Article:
Monday, February 2, 2015

Resting and Waiting ................. Parables 230

(August 29, 1990)

Today, my body feels like it used to after 4-5 hours picking peas; no, more like after a week of forking hay or maybe breaking a horse. Muscles ache; bones ache. If I don’t keep moving, then I can’t move at all.

For all of that, it is a pleasant fatigue -- from hard, honest labor... but I would like a hot bath just the same. Work, effortless for a twenty-year old, becomes arduous after forty – that I have accepted. The Bible says, “the outer man perishes day by day” and today is no exception. However, God also has something to say regarding exhaustion.

Two of my favorite passages of Scripture are extremely comforting at the end of a day’s hard work. One is Matthew 11:28-30: “Come unto me, all you who labor and are heavy laden, and I will give you rest. Take my yoke upon you, and learn of me; for I am meek and lowly in heart: and you shall find rest for your souls. For my yoke is easy, and my burden is light.”

The context and words indicate Jesus is speaking primarily to the spiritually fatigued, those who have been futile in seeking the favor of God through their own efforts, perhaps a result of adhering to a false religious system. Added to that is a heavy load, possibly the weight of sin and guilt. God’s solution to this kind of weariness is COME: be equally yoked with Jesus, the sin-bearer, who removes the sinner’s load and replaces it with forgiveness and new life. Those who seek this rest will find new energy as they experience peace with God plus a clean conscience.

The other passage is for those who have already come, but find themselves feeling “old” and overworked. It is Isaiah 40:28-31: “Have you not known? have you not heard, that the everlasting God, the LORD, the Creator of the ends of the earth, faints not, neither is weary? There is no searching of his understanding. He gives power to the faint; and to them that have no might he increases strength. Even the youths shall faint and be weary, and the young men shall utterly fall: But they that wait upon the LORD shall renew their strength; they shall mount up with wings as eagles; they shall run, and not be weary; they shall walk, and not faint.”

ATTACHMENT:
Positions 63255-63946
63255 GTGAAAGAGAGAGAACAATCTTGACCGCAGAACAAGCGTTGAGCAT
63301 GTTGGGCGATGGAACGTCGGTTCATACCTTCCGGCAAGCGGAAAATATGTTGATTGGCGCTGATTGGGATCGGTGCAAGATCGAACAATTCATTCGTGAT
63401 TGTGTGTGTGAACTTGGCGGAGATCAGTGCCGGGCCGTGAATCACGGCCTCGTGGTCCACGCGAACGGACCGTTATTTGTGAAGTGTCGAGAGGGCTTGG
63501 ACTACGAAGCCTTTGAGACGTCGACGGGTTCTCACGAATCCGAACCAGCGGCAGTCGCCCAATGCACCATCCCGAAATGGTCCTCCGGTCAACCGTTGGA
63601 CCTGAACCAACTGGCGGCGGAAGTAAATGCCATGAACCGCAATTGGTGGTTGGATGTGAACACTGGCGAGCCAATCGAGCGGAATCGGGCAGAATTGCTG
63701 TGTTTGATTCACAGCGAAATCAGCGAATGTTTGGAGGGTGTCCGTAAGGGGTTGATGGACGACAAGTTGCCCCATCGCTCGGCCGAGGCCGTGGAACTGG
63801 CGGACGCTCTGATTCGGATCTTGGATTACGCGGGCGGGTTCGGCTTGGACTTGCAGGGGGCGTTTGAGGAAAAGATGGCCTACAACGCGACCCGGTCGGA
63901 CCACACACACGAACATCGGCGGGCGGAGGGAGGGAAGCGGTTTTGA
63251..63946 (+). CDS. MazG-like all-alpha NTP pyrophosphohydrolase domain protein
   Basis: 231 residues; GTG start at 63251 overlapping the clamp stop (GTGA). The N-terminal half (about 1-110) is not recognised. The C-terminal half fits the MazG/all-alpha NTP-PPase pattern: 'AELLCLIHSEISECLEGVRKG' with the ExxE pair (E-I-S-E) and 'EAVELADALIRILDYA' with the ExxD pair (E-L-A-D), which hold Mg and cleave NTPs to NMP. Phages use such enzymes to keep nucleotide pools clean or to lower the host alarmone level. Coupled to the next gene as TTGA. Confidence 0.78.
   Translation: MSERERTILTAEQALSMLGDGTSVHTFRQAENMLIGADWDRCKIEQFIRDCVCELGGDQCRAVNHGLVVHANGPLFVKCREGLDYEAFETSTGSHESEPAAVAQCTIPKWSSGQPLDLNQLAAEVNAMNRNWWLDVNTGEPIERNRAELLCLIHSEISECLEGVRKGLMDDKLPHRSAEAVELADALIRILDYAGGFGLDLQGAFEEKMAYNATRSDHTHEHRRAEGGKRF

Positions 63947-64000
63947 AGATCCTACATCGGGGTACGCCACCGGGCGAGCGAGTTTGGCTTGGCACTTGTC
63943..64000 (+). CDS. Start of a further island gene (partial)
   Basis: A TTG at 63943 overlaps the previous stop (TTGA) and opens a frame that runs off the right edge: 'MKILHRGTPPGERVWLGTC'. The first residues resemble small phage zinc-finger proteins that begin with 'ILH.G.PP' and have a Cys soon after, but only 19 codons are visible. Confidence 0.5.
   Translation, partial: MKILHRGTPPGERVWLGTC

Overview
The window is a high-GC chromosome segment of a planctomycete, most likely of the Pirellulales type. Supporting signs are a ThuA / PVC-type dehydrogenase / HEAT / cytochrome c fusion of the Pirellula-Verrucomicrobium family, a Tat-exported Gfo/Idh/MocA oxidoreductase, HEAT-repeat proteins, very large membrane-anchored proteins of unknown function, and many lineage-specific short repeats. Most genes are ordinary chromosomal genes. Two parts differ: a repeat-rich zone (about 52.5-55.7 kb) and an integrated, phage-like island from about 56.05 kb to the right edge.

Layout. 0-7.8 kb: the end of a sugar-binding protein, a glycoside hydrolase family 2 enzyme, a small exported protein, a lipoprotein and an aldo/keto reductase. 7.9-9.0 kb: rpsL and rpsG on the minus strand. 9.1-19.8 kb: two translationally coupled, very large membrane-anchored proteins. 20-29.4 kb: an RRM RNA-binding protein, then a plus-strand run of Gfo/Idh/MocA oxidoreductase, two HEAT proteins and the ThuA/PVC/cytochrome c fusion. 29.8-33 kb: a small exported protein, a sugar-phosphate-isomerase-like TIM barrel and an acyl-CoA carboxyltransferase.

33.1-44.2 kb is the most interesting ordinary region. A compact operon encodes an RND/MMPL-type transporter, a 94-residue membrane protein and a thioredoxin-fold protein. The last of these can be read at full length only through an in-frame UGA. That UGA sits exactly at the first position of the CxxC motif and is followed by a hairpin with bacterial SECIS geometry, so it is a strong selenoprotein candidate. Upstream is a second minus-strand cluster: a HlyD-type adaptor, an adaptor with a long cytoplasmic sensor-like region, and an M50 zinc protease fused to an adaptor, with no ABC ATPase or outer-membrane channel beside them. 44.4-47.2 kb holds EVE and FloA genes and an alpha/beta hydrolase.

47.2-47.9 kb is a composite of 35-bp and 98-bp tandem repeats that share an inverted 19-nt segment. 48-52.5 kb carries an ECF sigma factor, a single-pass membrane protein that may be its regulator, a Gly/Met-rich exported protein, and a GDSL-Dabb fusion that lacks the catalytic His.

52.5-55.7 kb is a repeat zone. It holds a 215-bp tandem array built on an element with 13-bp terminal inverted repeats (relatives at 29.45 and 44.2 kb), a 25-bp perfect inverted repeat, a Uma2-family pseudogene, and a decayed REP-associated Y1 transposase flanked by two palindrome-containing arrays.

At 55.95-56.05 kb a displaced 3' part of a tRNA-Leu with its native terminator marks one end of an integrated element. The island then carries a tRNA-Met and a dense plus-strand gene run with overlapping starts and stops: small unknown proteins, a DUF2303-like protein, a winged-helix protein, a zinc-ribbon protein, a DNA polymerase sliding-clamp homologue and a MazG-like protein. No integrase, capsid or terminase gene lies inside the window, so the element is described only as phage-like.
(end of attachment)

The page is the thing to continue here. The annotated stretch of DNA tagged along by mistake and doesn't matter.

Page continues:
Isaiah didn’t reserve fatigue for the middle years; it knows no age limit. There is no limit to its origin either. One cause might be a futile effort to please God without first checking what He wants. Another is adding unassigned work to God-given responsibilities, winding up with a work load He never intended. But even doing the Lord’s work the Lord’s way doesn’t produce immunity to bone-wearying exhaustion. Jesus became so tired He fell asleep in a fishing boat during a storm.

According to Isaiah, physical, mental, emotional, and spiritual burn out also have a practical solution: WAIT on Him, and He will re-new our strength. WAIT is from the Hebrew QAWA, meaning “to look to God in faith, eagerly expecting He will meet the current need.” This doesn’t mean we can pray and never have to sleep again, or read the Bible and never need a restful walk in the garden. What it does mean is expecting God to be our resource for restoration, and trusting Him to not only provide the means but also the opportunity. God created love, beauty, friends, even night time: all sources of renewal. He also gave us His Word and His Spirit; both minister to weary hearts with words of strength and encouragement.

So often we think we need another nap or more and more vacation time, when what we really need is the consistent ability to wait on the Lord. It is learned through spending time with Him on a regular basis, needy or not, in both good times and bad. It is a lifestyle, not an action for crisis only.

There is nothing wrong with being tired and sore from doing whatever the Lord has given us to do, but rest is honorable too – a hot bath or a night’s sleep might sooth aching muscles and restore physical well-being but rest and renewal at the feet of the Lord refreshes the spirit.

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